Study: driving while fatigued more of a danger than previously thought
When you think of dangerous activities while driving, you may think of texting while driving or drunk driving. Although these activities are inherently dangerous, a new study from the Virginia Tech Transportation Institute indicated that there is a danger that you may not think of-drowsy driving-that is more common that you may think.
The study was unique because of the fact that it was “naturalistic,” which means that the participants’ behavior was observed as it took place without interference from the study’s researchers.
For the study, the researchers collected data from 100 Washington, D.C. commuters by installing radar units, video cameras, lane-tracking software and instruments that measured the rate of acceleration in their cars. Ultimately, data was collected from 2003 to 2004 from a total of 232 drivers, as participants’ family members would sometimes also drive the car.
The drivers’ performance was collected in real time as he or she operated the motor vehicle. At the completion of the study, researchers reviewed about 110,000 events that included: 82
car accidents; 761 near-misses; 8,295 instances where the driver was involved in an incident caused by someone else (e.g. slamming on brakes because of slow traffic); and 1,423 instances where the driver caused an incident, but there was no danger to other drivers (such as running a red light when no one was around).
In addition to reviewing these events, researchers randomly reviewed 20,000 segments of footage and identified whether each one showed evidence of driver fatigue. From this data, researchers were able to estimate how often drivers were fatigued, but were not involved in a car accident or other incident.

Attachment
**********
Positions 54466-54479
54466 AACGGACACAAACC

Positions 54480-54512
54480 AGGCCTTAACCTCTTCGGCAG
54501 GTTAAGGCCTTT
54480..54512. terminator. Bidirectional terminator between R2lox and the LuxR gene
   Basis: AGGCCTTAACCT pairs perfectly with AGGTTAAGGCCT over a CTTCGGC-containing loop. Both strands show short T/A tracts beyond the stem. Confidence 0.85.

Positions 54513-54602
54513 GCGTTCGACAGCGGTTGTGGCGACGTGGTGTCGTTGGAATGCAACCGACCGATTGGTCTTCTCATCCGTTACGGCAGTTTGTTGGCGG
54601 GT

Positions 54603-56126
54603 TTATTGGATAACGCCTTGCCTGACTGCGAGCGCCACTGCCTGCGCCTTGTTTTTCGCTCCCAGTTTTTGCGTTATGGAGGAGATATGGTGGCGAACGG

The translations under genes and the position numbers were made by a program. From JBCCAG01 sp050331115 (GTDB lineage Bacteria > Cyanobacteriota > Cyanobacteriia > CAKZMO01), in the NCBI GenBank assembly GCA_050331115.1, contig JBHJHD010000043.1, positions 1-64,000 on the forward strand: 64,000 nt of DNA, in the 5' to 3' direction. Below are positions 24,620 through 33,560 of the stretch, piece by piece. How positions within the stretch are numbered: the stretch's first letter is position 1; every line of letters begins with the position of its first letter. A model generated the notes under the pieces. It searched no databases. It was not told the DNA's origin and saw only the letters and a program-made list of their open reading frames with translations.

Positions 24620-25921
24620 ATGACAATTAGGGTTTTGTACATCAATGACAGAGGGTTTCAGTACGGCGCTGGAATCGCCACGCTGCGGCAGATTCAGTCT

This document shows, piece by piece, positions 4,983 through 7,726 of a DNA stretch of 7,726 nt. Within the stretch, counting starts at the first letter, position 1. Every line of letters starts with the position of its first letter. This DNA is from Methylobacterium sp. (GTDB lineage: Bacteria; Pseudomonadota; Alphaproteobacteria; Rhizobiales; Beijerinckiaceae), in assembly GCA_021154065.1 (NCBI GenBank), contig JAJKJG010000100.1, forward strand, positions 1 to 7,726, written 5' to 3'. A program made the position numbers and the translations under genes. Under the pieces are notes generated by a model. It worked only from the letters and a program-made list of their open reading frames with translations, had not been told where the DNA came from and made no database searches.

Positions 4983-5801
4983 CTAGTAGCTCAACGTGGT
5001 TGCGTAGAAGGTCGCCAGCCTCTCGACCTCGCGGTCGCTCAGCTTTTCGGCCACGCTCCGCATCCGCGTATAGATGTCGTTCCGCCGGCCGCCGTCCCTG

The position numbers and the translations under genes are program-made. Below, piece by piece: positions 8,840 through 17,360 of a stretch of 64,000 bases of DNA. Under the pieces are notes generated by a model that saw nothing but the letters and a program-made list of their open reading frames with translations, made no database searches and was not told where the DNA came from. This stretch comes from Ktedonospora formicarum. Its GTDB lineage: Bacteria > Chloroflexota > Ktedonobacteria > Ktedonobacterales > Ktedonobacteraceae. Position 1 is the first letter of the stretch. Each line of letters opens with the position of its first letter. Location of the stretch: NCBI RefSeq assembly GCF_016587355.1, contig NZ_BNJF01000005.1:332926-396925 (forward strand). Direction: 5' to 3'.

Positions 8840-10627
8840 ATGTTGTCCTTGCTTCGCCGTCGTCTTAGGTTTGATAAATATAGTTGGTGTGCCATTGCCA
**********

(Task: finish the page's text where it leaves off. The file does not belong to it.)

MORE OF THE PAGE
Fatigue a common problem
From the data, researchers found that driver fatigue caused about 20 percent of the study’s car accidents. This was a surprising conclusion, as earlier research that was based on surveys and driver simulator studies, found that it was only a factor in about two percent of accidents.
The data also indicated that most drivers become fatigued during the day, instead the night. Although all age groups in the study suffered from fatigue from time-to-time, researchers observed that drivers between the ages of 18 and 20 are the most susceptible to it. The researchers explained this result by noting that drivers in this age group tend to stay up late and get up early to go to school or work, making them more prone to fatigue during the day.
The researchers also used the result of the study to estimate how prevalent drowsy driving is to drivers outside the study. From the data, it was found that driver fatigue causes about 12 percent of car accidents nationwide each year.
An attorney can help
As the study found that drowsy driving quadruples the risk of a car accident, it is a danger on par with texting while driving. Like
distracted driving, driving while drowsy can be considered negligence under New York law, which makes the driver financially liable for any damages, injuries or deaths he or she causes as a result.
If you or a loved one have been injured by a drowsy or inattentive driver, an experienced personal injury attorney can help you recover the compensation that you are legally entitled to.